New Jersey Remembered: A Seventy-fifth Anniversary; Philadelphia Collection 75; October 2005
Ella N. Griffith
(dates unknown)
Still Life with Books, Pipe, and Matches
Oil on canvas, 12 × 14 inches
Signed and dated at lower right: “E. N./ Griffith 1897”
Exhibited: The Baltimore Museum of Art, Baltimore, Maryland, 19th Century American Still Life Painting (Feb. 20–April 22, 1973) as Still Life with Parlor Matches by “Edward” N. Griffith; lent by Noah Goldowsky, Inc., New York.

The identity of the still-life painter Ella N. Griffith has emerged only recently and after considerable confusion. Alfred Frankenstein, in his pioneering study of American still-life painting, discussed two tabletop still-life compositions that resembled the work of William Michael Harnett (1848–1892). He drew a parallel between a small still life signed E. N. Griffith (1894, formerly in a New York private collection) to a similar undated painting called The Bachelor’s Friends (Addison Gallery of American Art, Phillips Academy, Andover, Mass.) that had a counterfeit Harnett signature. Having established that connection, Frankenstein concluded that “the solution, however, is as tantalizing as the problem, for E.N. Griffith is a name to which nothing else can be attached.”1

William H. Gerdts, in his 1964 study of art in New Jersey, noted that an artist named Ella Griffith had lived in Orange during the late nineteenth century and that a signed still life by her had been discovered in a private collection in Verona, thus adding a third painting to the group. He concluded that “she was obviously an able practitioner of trompe-l’oeilpainting à la Harnett, meticulously depicting the books, candlesticks, old pipes, and other homely objects which were the standard props of still-life painters of the period.”2

By 1972, when Gerdts wrote the exhibition catalogue American 19th Century Still Life Paintings for the New York art gallery Noah Goldowsky, Inc., he had new reservations about Griffith’s identity. He attributed the Schwarz Gallery’s painting, Still Life with Books, Pipe, and Matches, to Edward N. Griffith, whom he “once, mistakenly, identified with the woman artist of the period, Ella Griffith.” He went on to explain that “Griffith took on the total iconography of Harnett, but approached it in a manner not only painterly but really romantic, with an emphasis upon irregular outlines, and dynamic compositional lines seemingly incompatible with the school.”3 When Goldowsky lent its collection of still-life paintings to the Baltimore Museum of Art for exhibition early the following year, Still Life with Books, Pipe, and Matches was attributed to Edward N. Griffith. The Montclair Museum of Art acquired a fifth still life, the signed and dated Table Top (1892), which was listed in collection catalogues in 1977 and 1989 as by Edward N. Griffith.4 The most recent opinion has it that these closely related still-life subjects were all painted by Ella N. Griffith, and when Still Life with Books, Pipe, and Matches was sold at Christie’s East in 2000 it was listed under her name.5 In recent years several other paintings by Griffith have appeared in the marketplace, including the impressive McKinley-Roosevelt (1901) and her last known work, Still Life with Books (1920).6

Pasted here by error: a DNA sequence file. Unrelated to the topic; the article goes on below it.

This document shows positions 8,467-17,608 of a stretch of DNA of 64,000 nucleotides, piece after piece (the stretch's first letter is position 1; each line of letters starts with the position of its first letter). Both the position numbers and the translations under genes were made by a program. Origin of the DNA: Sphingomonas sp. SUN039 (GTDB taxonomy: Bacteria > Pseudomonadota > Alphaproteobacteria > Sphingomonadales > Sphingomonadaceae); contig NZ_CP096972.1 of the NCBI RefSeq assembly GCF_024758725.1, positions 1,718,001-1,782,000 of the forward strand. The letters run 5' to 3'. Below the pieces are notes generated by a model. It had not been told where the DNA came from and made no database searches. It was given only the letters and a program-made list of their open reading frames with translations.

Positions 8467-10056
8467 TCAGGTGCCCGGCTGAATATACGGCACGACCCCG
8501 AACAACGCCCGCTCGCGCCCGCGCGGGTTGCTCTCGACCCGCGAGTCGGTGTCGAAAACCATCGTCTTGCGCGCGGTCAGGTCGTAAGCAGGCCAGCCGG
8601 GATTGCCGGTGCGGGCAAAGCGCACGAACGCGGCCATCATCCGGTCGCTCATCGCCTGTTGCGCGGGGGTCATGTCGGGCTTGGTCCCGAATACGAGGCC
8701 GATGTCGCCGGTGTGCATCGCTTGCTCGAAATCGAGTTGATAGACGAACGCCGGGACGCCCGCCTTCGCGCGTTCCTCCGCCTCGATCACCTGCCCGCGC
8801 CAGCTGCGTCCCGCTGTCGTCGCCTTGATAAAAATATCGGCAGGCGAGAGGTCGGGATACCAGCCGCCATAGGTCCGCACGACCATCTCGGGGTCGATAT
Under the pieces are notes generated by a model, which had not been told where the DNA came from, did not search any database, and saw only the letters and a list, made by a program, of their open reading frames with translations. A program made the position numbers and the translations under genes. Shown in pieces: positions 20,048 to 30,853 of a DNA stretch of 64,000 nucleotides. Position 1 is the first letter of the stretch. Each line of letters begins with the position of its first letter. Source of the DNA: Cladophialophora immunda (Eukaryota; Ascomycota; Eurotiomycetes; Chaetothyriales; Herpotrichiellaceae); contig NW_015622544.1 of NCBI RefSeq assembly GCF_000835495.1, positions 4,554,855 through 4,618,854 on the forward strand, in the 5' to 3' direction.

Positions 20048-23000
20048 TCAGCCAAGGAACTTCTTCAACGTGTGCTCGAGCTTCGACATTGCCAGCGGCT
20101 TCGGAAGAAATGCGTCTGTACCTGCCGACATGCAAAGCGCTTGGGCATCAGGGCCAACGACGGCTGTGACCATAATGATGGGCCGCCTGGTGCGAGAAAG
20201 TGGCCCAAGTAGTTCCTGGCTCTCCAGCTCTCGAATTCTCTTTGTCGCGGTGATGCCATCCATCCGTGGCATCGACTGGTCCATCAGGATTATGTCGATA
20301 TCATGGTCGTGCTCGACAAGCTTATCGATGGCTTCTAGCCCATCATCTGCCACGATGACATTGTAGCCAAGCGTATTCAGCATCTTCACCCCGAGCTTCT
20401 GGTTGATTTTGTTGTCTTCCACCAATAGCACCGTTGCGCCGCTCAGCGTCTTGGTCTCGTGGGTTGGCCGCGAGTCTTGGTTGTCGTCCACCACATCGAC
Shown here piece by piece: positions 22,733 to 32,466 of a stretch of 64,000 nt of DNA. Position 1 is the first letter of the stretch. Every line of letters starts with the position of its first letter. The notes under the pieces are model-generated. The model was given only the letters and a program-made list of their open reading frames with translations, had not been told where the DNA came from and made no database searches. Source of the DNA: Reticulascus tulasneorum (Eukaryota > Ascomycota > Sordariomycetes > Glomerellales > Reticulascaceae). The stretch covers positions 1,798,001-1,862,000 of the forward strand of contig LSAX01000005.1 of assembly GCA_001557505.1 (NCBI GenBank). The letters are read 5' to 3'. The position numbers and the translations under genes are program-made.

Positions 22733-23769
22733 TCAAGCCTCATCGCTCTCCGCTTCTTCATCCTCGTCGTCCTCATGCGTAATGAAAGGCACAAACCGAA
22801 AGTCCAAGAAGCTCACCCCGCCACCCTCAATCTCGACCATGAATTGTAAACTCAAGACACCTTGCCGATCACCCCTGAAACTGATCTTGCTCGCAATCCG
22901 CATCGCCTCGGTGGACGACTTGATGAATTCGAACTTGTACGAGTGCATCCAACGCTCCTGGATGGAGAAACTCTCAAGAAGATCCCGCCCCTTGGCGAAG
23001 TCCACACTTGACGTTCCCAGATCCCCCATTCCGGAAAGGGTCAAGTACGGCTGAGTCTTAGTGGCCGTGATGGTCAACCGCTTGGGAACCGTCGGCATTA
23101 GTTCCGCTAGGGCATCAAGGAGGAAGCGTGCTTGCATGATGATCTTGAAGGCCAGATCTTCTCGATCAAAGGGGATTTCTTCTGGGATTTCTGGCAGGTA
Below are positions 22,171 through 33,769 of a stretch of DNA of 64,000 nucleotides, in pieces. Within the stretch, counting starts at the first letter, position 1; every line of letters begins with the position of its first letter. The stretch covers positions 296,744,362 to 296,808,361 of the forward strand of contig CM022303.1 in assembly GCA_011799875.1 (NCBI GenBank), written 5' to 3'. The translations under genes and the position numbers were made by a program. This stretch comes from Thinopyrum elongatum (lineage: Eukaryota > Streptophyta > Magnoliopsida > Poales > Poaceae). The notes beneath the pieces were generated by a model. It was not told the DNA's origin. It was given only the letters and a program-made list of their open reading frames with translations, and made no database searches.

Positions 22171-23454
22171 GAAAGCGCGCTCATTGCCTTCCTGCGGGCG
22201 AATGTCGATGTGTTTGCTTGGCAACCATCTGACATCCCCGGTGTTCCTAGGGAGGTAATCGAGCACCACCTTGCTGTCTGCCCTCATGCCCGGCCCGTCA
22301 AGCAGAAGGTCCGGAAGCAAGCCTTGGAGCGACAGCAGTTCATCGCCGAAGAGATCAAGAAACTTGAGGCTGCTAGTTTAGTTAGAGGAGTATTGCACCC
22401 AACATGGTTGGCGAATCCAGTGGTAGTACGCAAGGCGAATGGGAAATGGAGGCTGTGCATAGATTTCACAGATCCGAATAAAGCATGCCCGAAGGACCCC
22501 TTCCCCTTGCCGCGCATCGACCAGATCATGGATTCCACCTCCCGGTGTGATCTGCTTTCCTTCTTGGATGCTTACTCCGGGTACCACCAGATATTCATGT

Some of the objects that Griffith included in this still life are noteworthy. The carefully delineated gold lettering on the spine of the blue book identifies it as a popular primer on politics for children, Charles Nordhoff’s Politics for Young Americans (New York: Harper and Brothers, 1875). Nordhoff, a leading political commentator of the time, was the grandfather of Charles Bernard Nordhoff, coauthor with J. N. Hall of Mutiny on the Bounty (1932), Men Against the Sea (1933), Pitcairn’s Island (1934), and other novels. The box resting on top of the book accurately represents the distinctive packaging of “Honest Long Cut Smoking and Chewing Tobacco,” made by the North Carolina firm of W. Duke and Sons, a branch of the American Tobacco Company. The company, formed by a merger of five rival tobacco companies in 1890, held such a monopoly in the trade that it was known as the “tobacco trust.” Parlor matches were an improvement over the standard red phosphorous sulfur safety matches, which had the disadvantage of emitting unpleasant sulfur-dioxide fumes. The odor was eliminated by inserting materials such as rosin, camphor, or gum benzoin to transmit the flame from the ignited phosphorus to the wooden splint. Finally, the tablecloth is identical to the one used in the Montclair Museum of Art’s painting.


1. Alfred Frankenstein, After the Hunt: William Harnett and Other American Still Life Painters, 1870–1900 (Berkeley: University of California Press, 1953; rev. ed., 1969), p. 153. The small still life Books, Candle, Matches, and a Pipe was sold at William Doyle Galleries, New York, April 5, 1989, lot 22.

2. Gerdts, Painting and Sculpture in New Jersey, p. 111. He included one of Griffith’s still-life compositions in an exhibition at that time; see William H. Gerdts, Women Artists of America 1707–1964 [exh. cat.] (Newark, N.J.: The Newark Museum, 1965), p. 23.

3. William H. Gerdts, American 19th Century Still Life Paintings [exh. cat.] (New York: Noah Goldowsky, 1972), p. 4, no. 10, illus. pp. 8–9.

4. The American Painting Collection at the Montclair Art Museum (Montclair, N.J.: Montclair Museum of Art, 1977), p. 215, no. 146; Marilyn S. Kushner, Alejandro Anreus, Marion Grzesiak, and Virginia Wageman, Three Hundred Years of American Painting: The Montclair Museum of Art (New York: Hudson Hills Press, 1989) p. 150, no. 195.

5. Christie’s East, New York, October 4, 2000, lot 20.

6. The former was sold at Sotheby’s New York, May 25, 1995, lot 131, and the latter at Sotheby’s Arcade, New York, Sept. 24, 1998, lot 164.

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